On conducting home saliva tests, Dr Boo stated that it must be carried out with caution and in seclusion to avoid spread of infected droplets to other family members.

“The test must be repeated frequently even if the result is negative. If the result is positive, you must inform your private general practitioner (GP) or public health authorities.

“If you belong to high-risk groups or having any suspicious symptoms, you may need to repeat testing frequently given that all types of tests are not 100 per cent accurate.

“In some cases, there may be positive findings on chest X-ray or computed tomography scan despite repeated  negative test results.”


Dr Boo said new variants of Covid-19 could have an incubation period as long as 21 days.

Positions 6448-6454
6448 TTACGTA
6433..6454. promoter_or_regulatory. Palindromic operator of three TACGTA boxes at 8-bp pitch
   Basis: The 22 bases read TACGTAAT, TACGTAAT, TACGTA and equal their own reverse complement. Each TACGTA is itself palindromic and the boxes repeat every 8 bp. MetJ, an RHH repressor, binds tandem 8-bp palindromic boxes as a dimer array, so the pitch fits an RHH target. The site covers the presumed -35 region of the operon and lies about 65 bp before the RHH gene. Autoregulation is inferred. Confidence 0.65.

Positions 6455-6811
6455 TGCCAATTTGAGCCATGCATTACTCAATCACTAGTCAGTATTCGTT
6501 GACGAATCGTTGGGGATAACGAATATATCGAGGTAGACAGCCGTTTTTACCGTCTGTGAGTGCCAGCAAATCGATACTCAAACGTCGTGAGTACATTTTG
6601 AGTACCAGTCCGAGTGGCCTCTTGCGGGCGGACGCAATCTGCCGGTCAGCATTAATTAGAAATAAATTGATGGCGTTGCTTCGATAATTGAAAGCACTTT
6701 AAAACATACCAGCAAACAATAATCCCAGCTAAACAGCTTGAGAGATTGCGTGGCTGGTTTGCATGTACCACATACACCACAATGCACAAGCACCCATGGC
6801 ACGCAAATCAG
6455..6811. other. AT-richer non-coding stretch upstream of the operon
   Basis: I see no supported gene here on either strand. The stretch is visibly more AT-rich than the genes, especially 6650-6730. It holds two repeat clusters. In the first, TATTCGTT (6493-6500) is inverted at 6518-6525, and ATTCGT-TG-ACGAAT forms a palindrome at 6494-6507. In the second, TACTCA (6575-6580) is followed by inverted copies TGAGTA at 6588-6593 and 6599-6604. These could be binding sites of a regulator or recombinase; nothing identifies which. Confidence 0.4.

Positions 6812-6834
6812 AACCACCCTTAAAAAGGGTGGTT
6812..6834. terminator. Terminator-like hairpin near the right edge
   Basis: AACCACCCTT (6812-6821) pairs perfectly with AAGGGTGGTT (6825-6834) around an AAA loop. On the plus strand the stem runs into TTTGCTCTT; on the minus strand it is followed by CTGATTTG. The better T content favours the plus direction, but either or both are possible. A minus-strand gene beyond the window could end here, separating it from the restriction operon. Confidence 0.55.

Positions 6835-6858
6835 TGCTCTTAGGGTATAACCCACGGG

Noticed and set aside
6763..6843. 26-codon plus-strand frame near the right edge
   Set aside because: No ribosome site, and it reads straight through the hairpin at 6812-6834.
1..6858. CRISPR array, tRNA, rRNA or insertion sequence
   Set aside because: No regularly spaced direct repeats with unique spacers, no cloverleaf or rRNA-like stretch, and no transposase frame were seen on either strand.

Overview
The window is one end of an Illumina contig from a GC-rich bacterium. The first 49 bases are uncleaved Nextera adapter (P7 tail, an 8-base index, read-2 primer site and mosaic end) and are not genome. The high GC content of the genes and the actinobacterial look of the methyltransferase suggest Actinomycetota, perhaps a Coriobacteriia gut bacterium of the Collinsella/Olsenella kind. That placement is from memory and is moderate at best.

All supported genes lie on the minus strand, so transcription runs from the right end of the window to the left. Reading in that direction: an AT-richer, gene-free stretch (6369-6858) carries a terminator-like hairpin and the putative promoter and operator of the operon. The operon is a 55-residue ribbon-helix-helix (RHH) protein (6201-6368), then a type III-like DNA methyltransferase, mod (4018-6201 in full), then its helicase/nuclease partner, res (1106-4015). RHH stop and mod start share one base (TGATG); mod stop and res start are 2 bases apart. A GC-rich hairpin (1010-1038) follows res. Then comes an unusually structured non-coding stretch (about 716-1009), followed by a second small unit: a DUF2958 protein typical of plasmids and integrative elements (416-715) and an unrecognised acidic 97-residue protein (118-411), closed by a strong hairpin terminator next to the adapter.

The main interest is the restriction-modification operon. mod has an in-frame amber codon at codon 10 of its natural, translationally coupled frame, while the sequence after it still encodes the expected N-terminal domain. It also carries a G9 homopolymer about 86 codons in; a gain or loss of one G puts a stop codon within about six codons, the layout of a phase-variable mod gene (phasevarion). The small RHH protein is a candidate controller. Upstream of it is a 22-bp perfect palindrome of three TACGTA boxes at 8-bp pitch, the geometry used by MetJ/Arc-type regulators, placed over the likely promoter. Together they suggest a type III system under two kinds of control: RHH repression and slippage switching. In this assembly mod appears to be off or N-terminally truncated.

“Thus, home quarantine for 21 days is recommended unless a PCR is done at Day 14 of quarantine, it shows negative or positive results with CT values of 35 and above which indicates non-infectivity.

“Many patients who have recovered from the acute phase would go on to have ‘long Covid’ or post-acute Covid syndrome. This includes incidences of blood clotting increase such as coronary heart disease, stroke, and deep vein thrombosis among others.

“Therefore, a continuous monitoring of various organ functions by doctors may need to continue for further six months.”

Guardian Australia recently reported that the Delta variant’s particles could linger in the air in aerosolised form for up to 16 hours, which means ventilation is vital.

Prof Raina Macintyre, an epidemiologist, stated that people were still stuck in the mindset of hand sanitizer and washing of hands.